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Chicago midmarket execs optimistic about the future

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Chicago midmarket execs optimistic about the future

85% believe the US economy is in “good” or “fair” condition.

Chicago-area mid-size business owners and managers are seeing signs of progress in the economic recovery on both a local and national level, according to a recent survey by Chicago-based bank Cole Tyler.

Of the business leaders responding to the Cole Taylor Business Owners Confidence Index survey for the second half of 2013, 85% saw the U.S. economy in good or fair condition, while nearly 80% felt the Chicago economy was in good or fair condition.  The levels of those who saw the economy in poor condition were at their lowest level since the survey began in the spring of 2012.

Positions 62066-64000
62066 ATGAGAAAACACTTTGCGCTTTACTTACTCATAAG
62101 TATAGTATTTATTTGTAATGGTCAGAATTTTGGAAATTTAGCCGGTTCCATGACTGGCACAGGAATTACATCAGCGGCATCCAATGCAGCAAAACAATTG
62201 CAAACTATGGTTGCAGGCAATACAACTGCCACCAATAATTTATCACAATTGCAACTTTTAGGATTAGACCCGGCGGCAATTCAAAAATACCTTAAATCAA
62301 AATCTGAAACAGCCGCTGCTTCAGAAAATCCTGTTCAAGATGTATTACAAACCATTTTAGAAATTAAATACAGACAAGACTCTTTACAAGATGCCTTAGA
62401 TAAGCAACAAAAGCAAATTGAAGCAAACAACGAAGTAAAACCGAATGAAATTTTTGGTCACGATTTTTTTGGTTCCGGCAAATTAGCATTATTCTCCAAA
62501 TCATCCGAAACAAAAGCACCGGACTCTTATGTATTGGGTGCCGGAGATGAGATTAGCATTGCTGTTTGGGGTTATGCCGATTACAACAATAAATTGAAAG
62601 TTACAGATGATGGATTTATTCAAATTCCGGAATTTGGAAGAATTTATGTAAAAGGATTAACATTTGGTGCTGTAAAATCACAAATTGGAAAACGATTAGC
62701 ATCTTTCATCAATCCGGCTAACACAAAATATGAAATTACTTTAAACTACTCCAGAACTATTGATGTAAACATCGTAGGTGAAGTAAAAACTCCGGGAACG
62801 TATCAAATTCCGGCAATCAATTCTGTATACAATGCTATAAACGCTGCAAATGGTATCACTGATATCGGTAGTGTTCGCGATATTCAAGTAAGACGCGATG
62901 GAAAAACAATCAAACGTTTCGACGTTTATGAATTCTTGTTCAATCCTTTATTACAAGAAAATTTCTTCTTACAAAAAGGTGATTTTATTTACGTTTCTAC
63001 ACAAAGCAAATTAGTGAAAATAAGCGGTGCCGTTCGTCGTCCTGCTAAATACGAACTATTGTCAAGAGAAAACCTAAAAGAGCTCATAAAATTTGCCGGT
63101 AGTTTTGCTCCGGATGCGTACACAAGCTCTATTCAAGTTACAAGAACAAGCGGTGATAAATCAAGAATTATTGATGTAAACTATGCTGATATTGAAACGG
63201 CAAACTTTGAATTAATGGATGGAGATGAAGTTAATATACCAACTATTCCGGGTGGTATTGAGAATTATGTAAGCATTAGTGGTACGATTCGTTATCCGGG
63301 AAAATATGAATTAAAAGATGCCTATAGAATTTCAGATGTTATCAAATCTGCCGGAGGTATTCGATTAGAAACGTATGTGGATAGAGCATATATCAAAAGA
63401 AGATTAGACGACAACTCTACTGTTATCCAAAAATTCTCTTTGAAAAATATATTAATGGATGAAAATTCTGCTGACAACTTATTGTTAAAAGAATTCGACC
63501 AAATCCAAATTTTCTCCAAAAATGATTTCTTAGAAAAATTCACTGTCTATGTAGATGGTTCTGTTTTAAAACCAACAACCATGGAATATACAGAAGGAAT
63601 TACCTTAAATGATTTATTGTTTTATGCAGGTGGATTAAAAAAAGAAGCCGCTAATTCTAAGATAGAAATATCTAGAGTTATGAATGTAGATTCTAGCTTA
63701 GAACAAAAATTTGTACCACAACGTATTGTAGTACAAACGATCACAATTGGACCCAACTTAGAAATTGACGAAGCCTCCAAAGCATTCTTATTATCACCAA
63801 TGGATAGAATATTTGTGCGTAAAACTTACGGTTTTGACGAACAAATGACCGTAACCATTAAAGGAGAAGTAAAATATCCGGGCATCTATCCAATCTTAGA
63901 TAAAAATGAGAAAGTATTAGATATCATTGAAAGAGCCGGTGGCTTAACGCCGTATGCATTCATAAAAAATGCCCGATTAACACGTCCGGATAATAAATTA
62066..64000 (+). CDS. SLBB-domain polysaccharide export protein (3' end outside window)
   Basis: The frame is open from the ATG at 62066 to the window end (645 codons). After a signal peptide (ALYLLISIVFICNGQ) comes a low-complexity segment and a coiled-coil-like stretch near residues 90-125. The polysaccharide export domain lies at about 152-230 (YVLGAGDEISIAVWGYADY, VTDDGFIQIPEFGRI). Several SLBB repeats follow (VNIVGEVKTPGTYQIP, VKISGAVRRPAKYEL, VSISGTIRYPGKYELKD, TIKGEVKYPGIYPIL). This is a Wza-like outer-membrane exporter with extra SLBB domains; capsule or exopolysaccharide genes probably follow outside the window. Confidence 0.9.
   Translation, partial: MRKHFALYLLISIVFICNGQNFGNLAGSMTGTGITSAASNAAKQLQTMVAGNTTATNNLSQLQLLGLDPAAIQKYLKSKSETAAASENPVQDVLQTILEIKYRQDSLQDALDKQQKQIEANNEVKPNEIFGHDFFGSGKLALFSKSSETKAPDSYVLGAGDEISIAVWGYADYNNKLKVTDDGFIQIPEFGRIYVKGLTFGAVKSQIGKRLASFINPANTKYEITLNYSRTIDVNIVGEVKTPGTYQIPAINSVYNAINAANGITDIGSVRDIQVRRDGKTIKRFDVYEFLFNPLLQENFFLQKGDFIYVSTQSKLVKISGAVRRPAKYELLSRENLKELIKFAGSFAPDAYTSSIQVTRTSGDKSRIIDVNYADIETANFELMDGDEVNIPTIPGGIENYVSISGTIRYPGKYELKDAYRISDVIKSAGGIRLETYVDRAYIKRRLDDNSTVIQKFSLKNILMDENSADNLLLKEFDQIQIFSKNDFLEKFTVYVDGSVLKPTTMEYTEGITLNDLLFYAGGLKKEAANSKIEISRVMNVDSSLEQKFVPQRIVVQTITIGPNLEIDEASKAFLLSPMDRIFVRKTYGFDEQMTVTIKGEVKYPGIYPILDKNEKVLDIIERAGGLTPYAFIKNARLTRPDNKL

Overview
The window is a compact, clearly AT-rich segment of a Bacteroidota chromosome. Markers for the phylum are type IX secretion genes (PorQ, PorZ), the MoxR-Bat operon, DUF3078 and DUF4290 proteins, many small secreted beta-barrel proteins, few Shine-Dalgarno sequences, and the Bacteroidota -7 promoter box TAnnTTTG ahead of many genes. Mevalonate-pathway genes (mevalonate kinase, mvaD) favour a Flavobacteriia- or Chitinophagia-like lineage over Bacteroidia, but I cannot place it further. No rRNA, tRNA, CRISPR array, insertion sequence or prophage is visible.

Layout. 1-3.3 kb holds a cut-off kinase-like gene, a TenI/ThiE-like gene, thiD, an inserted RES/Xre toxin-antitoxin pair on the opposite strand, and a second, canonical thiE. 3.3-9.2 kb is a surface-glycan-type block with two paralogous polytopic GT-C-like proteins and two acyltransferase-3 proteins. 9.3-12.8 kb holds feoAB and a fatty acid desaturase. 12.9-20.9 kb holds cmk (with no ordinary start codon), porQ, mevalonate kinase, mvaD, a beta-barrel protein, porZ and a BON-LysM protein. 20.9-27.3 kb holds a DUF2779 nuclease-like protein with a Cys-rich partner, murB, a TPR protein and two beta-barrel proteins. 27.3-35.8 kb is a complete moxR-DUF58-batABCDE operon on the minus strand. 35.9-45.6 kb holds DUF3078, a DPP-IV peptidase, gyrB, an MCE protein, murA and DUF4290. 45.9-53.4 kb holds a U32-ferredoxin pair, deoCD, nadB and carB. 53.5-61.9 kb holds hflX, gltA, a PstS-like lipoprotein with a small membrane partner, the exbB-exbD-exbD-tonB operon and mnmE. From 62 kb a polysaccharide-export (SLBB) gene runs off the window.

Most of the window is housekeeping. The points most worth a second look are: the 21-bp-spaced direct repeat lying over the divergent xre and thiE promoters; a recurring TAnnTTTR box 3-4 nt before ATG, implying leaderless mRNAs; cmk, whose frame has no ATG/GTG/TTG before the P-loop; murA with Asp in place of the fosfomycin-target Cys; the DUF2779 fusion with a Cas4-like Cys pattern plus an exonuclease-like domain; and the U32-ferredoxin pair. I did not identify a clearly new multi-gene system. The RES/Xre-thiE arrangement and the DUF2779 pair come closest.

Nearly half (45%) reported higher sales volumes over the previous quarter. More than 55% plan to expand their business in the next twelve months, with 61% planning on doing so in Illinois, up from 47% who reported in the spring 2013 survey that they planned to expand in Illinois.  Staffing levels remained steady with 64% of respondents saying they were keeping staffing levels flat in the next quarter with 27% planning to add staff and only 9% planning staff reductions.

"The levels of those who saw the economy in poor condition were at their lowest level since the survey began in the spring of 2012."

However, respondents continued to criticize national and local economic policy.  U.S. economic policy was rated poor by 58% of the business leaders while the state of Illinois' policies were rated poor by 85%.  Locally, business leaders expect a flat economy over the next three months, with 76% seeing no change in Chicago area economic conditions.

When asked if Illinois elected officials should have term limits, 82% of the entrepreneurs overwhelmingly favored amending the Illinois constitution to do so.  Regarding solutions to the state's ongoing pension crisis, 80% favored reducing public worker pension benefits.  Compared to one year ago, fewer respondents support expanding casino gambling and reducing state employee staffing levels as solutions.

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